Group yoga can improve motor function and balance in stroke survivors even if they start to exercise six months after a stroke, according to new research conducted by the Indiana University School of Medicine into the health of 47 adult stroke survivors.
For the study, participants were divided into three groups: one set did yoga twice a week for eight weeks; the second did yoga and used a relaxation audio course at least three times a week; the third group received standard medical treatment.
The yoga classes, led by a registered yoga therapist, included modified yoga postures, relaxation and meditation.
Researchers found that yoga significantly improved motor functions and balance among stroke survivors, according to findings published in the journal Stroke.
"For patients, like those in our study, natural recovery and acute rehabilitation therapy typically ends after six or, less frequently, 12 months," said Arlene Schmid, PhD, researcher at the Indiana University-Purdue University Indianapolis. "We found that yoga exercises significantly extended rehabilitation beyond the first year after stroke."
The researchers say that greater improvement in balance was noted than in previous post-stroke exercise trials. Study participants reported they increasingly attempted new activities in different, more challenging environments.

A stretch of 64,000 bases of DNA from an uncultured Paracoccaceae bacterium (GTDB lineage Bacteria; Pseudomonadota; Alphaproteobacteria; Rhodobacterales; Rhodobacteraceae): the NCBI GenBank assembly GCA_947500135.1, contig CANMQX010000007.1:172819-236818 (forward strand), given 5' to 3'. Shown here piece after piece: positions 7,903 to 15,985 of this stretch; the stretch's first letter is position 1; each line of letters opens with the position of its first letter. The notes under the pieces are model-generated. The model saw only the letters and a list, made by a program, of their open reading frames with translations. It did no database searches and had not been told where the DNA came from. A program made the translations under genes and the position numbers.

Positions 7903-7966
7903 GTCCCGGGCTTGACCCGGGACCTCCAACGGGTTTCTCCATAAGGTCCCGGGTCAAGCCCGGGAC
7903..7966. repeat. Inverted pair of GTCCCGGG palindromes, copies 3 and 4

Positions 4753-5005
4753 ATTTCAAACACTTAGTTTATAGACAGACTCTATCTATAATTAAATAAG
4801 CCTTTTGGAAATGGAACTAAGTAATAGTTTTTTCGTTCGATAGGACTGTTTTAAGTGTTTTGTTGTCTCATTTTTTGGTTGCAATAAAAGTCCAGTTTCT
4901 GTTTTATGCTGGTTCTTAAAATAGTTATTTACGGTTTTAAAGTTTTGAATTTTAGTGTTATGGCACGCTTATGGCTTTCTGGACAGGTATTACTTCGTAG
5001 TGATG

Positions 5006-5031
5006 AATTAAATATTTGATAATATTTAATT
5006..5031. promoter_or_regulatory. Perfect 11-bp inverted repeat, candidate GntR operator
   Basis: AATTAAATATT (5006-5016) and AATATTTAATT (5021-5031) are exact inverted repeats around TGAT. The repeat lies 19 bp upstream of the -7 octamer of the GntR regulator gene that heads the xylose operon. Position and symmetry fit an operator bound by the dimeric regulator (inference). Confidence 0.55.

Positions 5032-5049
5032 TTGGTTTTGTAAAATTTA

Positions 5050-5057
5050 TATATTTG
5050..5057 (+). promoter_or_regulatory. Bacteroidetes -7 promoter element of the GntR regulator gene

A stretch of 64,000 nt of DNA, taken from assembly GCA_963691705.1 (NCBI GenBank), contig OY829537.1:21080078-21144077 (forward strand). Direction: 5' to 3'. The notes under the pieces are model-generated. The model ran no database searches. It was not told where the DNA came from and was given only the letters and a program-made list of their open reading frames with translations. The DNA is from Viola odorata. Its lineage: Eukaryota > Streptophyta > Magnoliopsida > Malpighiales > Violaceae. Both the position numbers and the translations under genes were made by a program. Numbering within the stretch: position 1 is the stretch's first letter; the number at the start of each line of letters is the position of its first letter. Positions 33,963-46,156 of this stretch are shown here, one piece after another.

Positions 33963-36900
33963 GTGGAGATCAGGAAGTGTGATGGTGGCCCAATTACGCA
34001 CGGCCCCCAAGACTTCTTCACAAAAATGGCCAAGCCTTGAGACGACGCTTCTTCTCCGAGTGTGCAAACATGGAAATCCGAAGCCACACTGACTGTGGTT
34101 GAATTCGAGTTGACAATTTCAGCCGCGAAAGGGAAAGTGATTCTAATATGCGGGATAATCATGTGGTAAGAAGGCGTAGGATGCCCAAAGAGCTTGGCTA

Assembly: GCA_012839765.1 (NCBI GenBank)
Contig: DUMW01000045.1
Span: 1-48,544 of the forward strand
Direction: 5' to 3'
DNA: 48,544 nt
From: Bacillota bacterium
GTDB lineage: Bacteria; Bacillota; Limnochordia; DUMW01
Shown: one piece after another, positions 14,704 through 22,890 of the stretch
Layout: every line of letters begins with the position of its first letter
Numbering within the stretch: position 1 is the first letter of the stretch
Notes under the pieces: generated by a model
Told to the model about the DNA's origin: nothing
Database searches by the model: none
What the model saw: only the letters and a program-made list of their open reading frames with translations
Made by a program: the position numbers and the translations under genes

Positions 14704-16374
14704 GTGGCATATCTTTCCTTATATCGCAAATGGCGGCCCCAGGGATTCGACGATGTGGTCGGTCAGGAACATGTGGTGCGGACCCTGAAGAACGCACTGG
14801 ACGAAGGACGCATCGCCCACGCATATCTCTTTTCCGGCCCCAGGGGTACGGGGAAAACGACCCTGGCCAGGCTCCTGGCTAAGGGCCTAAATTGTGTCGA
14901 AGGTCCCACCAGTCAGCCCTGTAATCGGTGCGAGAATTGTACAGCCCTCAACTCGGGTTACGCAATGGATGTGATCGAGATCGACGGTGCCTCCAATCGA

"Balance impairment is common after stroke; modified yoga may be able to improve balance and other important post-stroke variables. Scientific evidence is needed to support such treatment interventions. The purpose of this study was to assess the impact of a yoga-based rehabilitation intervention on balance, balance self-efficacy, fear of falling (FoF), and quality of life after stroke," Schmid said.
Dr Schmid claims that yoga may be more therapeutic than traditional exercise because the combination of posture, breathing and meditation produces different effects.
Researchers are planning to conduct further studies into the long-term effects of yoga on balance, quality of life and participation in everyday activities.
"Yoga's mind-body connection may be what makes it more powerful and engaging than other strengthening exercise," Schmid said.